Miner placing boards in Cavalier Mine No. 206.
A miner works on a piece of machinery on the interior of the mine. John Williams, Coal Life Project.
Two miners work on putting in roof bolts in the Pittsburgh Seam. Timber jack used to hold the roof while bolting.
'Shinnston, West Virginia (Jan. 1945, Joe Akers, 32 year old bituminous coal miner and 400,000 fellow miners in America's bituminous coal industry are the worlds most prosperous coal miners.' Picture shows: Joe gets his mine lamp. Its 2:45 and in 15 minutes Joe will be riding into the mine to start the day's work. These lamps, electrically operated, are turned back to the lamphouse at the end of each working day, when they are recharged by the lamphouse man. From Hamilton Wright Org. For Bituminous Coal Industry. Photo Gratis.'
Two miners work on filling up a coal tram car. John Williams, Coal Life Project.
A miner is driving a battery powered shuttle car that is self unloading to the loading station.
Two miners pose for a picture beside railroad tracks.
Miners using a cutting machine at Mine 32, Consolidation Coal Co.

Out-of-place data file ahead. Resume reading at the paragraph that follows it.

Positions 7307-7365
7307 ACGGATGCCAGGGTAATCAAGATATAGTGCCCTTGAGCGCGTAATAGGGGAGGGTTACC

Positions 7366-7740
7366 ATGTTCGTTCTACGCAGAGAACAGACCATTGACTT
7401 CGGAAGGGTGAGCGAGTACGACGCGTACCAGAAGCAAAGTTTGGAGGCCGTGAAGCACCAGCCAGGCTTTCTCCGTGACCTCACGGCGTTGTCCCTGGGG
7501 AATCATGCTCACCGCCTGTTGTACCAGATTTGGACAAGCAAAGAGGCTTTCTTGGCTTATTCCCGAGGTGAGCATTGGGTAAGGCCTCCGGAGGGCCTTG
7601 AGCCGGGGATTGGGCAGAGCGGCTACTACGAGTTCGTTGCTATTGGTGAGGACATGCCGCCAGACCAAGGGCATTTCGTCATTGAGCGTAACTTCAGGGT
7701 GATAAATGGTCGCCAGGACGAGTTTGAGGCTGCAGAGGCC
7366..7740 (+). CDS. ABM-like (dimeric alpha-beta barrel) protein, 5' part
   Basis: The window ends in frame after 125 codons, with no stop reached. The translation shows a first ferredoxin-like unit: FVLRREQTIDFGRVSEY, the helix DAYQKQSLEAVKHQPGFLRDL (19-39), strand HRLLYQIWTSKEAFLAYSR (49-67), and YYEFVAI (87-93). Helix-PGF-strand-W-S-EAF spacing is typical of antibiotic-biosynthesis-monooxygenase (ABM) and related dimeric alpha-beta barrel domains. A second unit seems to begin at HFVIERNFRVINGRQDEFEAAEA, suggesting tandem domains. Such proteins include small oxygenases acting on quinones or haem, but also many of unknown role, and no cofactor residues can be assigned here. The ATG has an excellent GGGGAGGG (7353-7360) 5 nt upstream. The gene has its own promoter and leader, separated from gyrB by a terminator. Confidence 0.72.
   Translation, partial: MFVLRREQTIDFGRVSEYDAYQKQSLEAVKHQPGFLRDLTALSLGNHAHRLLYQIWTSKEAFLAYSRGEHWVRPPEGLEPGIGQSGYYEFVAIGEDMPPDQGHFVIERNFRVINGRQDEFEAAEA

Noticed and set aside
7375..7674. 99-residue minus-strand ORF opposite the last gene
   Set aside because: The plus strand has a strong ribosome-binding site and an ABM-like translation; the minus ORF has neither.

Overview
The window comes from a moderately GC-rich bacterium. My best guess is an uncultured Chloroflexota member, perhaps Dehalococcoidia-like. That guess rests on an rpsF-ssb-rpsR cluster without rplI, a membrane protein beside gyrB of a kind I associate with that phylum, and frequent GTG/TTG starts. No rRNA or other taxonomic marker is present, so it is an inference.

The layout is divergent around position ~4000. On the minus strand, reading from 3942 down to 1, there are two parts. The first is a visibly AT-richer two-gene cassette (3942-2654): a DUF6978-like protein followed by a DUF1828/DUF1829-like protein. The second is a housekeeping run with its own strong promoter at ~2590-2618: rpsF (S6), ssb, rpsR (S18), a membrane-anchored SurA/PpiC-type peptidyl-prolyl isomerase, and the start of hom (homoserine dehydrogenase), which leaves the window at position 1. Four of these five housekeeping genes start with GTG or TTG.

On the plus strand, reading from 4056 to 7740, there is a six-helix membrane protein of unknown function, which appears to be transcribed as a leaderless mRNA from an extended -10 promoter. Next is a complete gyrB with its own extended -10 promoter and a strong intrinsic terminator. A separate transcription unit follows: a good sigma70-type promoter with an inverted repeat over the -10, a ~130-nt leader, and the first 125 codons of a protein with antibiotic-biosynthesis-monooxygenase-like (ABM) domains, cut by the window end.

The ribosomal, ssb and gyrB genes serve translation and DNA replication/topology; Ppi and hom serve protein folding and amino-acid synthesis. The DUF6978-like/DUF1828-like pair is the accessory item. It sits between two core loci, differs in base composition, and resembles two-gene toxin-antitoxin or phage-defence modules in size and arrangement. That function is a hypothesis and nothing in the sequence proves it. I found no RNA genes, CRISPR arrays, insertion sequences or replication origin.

Miner putting bolts into the roof of a mine for support.
Miners operating a cutting machine.
'Safety first is stressed in every possible way in White Oak mines. Note the posts set to protect this man at his labor. He is waiting for another mine car so he can clean up his work place and make it ready for the mining machine crew who will cut it during the night ready for him to work tomorrow.'
Miners use large drill to place charges in holes deep in the coal. 'William Vandivert, Not to be reproduced without written liscense.'
Miners stand next to a large locomotive at Jamison No. 9.
Man standing in a lab with lots of machinery. 'U.S. Bureau of Mines Photo Proof Print.'
Miner tests for gas after shooting of coal in Bishop's Mine, Poca Fuel Co.?
A miner is operating a cutting machine at the Price Hill Colliery Co. mine
Two miners drill before placing charges.
Miner works at unloading a shuttle car into an elevator.
Miner stands on pile of coal ready to be loaded and sent out of mine.
'A very small cutting machine or a v.m. drilling machine. Probably a cutting machine'
Miner using a very small cutting machine.
Group of miners attempt to realign the wheels of a coal car with the tracks in the mine. John Williams, Coal Life Project
Miner placing boards down near coal seam at Cavalier Mine No. 206.
A Joy 10 RU preparing to cut US Royal Cable at Jamison No. 9.  Stonega Coke and Coal.
An 11BU loading machine and a Joy Shuttle car at Jamison No. 9.  Stonega Coke and Coal.
Miner drilling a hole for explosives at the Bishop Mine, Pocahontas Fuel Co.
Two miners at work drilling into a wall of coal. John Williams, Coal Life Project.
Miner operating a Joy loading machine.